A History of My World in 100 Objects #11

Knitting. I could have posted pictures of my favorite needles, favorite finished object, my entire yarn stash, knitting bags, project bags, or dozens (hundreds) of other objects. But I decided to stick with old faithful.

Malabrigo Worsted, Blue Surf, Amanda Hat

This is my very first skein of Malabrigo yarn. This picture is from February 2008. Though I’d been knitting for almost a year at this point, I’d knit in acrylic blends picked up in town, and stuck primarily to scarves. It was not the finest year of my knitting career. I was a knitter, but not Knitter.

This one skein of yarn, the purchase of which also coincided with the founding of the Harrogate Nutty Knitters, paved the way for me to become the Knitter I am today. I realized what good yarn is, and how incredible it is to knit with. I learned to break free from my knitting box and to challenge myself as a knitter. I started to love knitting. Knitting became a lifestyle for me, more than just a hobby.

So it’s only fitting that this object should be that first skein of Malabrigo yarn, and the first project I ever knit with it. It made an addict out of me–both to the yarn, and to the process.

Knit on.


A History of My World in 100 Objects #10

Ah coffee…

Though I only became an addict in 2010 after my third child was born, I drank the occasional cup when we lived overseas. I adored the smell of coffee, even as a little girl. I can remember waking up after spending the night at my Nanee and Poppy’s house and smelling the coffee downstairs. I loved it, though the occasional sip, even with sugar and milk, was too bitter for me.

I guzzled soda in college while my friends drank coffee to help them survive all nighters. Now it’s a cup of coffee that I need at least once (often twice) a day to help me survive. Frothy milk is a favorite indulgence, but not required, as you can see below.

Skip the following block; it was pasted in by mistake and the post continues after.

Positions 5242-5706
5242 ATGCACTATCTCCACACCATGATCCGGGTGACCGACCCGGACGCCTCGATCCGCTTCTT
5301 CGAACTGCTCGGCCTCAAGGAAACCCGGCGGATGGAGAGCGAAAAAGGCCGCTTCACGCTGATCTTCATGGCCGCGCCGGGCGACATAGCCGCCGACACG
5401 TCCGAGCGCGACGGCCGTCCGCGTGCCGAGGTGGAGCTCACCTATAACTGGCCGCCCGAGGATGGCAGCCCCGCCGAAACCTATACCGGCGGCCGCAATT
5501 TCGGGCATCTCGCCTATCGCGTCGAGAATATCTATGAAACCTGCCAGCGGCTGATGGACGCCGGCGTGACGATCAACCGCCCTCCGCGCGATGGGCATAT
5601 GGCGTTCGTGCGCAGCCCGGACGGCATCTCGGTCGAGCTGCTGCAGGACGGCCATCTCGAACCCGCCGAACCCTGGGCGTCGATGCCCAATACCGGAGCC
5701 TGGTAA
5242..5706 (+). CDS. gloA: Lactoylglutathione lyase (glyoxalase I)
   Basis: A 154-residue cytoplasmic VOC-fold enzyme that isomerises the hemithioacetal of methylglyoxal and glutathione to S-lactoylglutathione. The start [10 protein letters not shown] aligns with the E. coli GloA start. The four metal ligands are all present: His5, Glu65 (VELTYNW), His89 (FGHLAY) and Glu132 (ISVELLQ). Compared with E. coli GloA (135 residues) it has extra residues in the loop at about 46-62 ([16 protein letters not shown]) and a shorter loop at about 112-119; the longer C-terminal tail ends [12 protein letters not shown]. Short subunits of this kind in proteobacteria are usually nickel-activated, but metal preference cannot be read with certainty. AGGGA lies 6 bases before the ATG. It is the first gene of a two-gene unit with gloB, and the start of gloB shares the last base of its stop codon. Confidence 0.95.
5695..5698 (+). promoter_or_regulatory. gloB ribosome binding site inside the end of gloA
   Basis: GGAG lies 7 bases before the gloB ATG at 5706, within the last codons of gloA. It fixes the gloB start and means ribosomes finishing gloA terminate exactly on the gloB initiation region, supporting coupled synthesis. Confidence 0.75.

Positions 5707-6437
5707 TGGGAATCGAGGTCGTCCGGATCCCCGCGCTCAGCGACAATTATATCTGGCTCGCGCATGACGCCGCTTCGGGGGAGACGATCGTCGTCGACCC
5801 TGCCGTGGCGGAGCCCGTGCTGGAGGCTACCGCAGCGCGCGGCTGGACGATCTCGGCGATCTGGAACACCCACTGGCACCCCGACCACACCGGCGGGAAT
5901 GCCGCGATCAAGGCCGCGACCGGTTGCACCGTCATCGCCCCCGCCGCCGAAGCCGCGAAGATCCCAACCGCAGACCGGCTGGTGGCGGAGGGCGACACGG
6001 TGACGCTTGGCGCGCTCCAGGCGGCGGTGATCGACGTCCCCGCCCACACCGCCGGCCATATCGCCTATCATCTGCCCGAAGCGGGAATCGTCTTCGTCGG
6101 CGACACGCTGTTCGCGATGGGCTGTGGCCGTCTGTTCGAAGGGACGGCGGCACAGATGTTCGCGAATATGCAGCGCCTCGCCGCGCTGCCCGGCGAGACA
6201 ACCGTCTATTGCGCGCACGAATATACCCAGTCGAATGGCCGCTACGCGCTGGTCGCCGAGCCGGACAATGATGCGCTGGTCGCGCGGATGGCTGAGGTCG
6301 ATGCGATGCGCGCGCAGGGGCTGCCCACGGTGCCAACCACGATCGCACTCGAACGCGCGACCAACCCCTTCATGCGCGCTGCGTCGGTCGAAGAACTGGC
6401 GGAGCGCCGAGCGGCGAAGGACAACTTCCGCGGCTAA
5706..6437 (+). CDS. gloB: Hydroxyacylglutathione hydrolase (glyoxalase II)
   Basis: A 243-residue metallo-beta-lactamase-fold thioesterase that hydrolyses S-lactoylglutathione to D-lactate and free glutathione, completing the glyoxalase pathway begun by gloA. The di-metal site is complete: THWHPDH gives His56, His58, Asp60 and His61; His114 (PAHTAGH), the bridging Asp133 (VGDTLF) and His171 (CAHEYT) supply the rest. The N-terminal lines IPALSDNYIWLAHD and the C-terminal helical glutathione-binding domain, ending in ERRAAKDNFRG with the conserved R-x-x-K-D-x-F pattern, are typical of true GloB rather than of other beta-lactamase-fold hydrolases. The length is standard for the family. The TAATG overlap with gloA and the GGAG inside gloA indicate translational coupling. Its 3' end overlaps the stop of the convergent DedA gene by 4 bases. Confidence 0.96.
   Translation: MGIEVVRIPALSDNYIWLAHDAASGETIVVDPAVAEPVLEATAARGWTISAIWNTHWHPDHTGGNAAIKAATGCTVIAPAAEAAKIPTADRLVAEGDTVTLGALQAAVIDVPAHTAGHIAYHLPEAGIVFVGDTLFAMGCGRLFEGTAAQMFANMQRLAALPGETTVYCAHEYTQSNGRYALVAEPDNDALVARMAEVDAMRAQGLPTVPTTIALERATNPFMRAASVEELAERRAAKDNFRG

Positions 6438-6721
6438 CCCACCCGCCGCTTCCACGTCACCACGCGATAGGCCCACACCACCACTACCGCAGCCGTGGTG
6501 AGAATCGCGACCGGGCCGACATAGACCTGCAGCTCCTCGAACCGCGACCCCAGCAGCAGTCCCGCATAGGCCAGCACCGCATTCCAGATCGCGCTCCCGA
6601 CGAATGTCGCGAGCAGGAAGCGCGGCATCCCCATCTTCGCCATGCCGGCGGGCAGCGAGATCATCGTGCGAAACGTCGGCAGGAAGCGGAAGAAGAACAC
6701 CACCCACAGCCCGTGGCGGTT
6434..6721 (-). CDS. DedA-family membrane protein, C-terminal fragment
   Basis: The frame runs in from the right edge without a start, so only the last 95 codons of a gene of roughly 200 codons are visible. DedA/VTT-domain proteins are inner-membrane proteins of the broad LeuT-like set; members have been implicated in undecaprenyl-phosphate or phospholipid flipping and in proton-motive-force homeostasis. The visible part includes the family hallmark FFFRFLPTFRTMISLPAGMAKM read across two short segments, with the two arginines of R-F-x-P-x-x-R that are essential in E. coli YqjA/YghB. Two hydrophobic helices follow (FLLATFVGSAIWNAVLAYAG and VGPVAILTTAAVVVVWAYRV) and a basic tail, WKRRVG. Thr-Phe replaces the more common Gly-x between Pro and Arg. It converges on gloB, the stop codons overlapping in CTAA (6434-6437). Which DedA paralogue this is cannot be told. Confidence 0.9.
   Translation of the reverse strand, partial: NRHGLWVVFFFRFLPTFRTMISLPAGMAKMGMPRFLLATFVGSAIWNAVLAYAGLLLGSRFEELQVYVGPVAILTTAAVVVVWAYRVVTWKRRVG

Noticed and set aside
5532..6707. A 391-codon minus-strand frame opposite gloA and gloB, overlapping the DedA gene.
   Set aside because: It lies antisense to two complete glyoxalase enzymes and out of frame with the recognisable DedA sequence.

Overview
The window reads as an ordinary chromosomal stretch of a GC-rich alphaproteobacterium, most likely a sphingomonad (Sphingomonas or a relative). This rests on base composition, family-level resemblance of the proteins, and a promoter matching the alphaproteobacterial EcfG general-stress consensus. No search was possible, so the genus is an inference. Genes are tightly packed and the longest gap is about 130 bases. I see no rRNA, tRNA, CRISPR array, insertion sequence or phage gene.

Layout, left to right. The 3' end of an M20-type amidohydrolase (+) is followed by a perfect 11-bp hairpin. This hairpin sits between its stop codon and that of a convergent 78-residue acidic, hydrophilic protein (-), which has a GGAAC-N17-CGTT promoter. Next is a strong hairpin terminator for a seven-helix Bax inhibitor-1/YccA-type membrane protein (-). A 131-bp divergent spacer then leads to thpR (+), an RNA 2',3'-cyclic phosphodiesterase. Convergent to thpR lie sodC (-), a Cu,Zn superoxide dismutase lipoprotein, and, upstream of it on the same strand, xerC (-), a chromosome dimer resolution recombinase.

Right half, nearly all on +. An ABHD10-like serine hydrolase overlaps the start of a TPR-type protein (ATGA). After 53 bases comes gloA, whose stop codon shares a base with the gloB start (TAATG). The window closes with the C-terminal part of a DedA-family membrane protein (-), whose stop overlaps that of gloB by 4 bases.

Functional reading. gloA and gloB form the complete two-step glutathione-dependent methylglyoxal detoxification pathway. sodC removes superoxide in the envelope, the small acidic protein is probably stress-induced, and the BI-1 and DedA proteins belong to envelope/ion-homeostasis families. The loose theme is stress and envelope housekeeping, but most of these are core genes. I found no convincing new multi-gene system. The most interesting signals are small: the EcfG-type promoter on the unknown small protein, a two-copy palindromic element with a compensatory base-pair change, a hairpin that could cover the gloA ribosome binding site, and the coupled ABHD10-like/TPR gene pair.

Everybody should believe in something. I believe I’ll have another coffee. ~Author Unknown



A History of My World in 100 Object #9

I wasn’t into Lego as a kid like my own kids are today. I didn’t have the patience for complicated construction plans, or the necessary creativity and commitment to build something from start to finish without them, either.

But these guys are right up my alley.


They were a gift from Anne and Phil, some of our best friends in the world (literally, as they’re from England).

One is me, one is Marcus, and one is a wrestler equipped to help us handle the girls when they’re unruly.

They sit on the kitchen windowsill, and bring a smile to my face every time I do dishes. With three kids, that’s pretty often.


A History of My World in 100 Objects #8

Star Wars was the “it” movie for children growing up in the 80s, like I did. I watched episodes 4, 5, and 6 over and over again. I paid money to see them in the movie theater when they were re-released in the late 1990s. And I waited with baited breath for the release of the (somewhat disappointing) prequels.

I’ve tried to instill a love of the original trilogy, and the series as a whole, in my daughters. I want them to ache for hair buns like Princess Leia, grow up with a crush on Han Solo, and try to move objects using only their mind. So far, no success.

I won’t give up hope. After all, the force is strong in my family.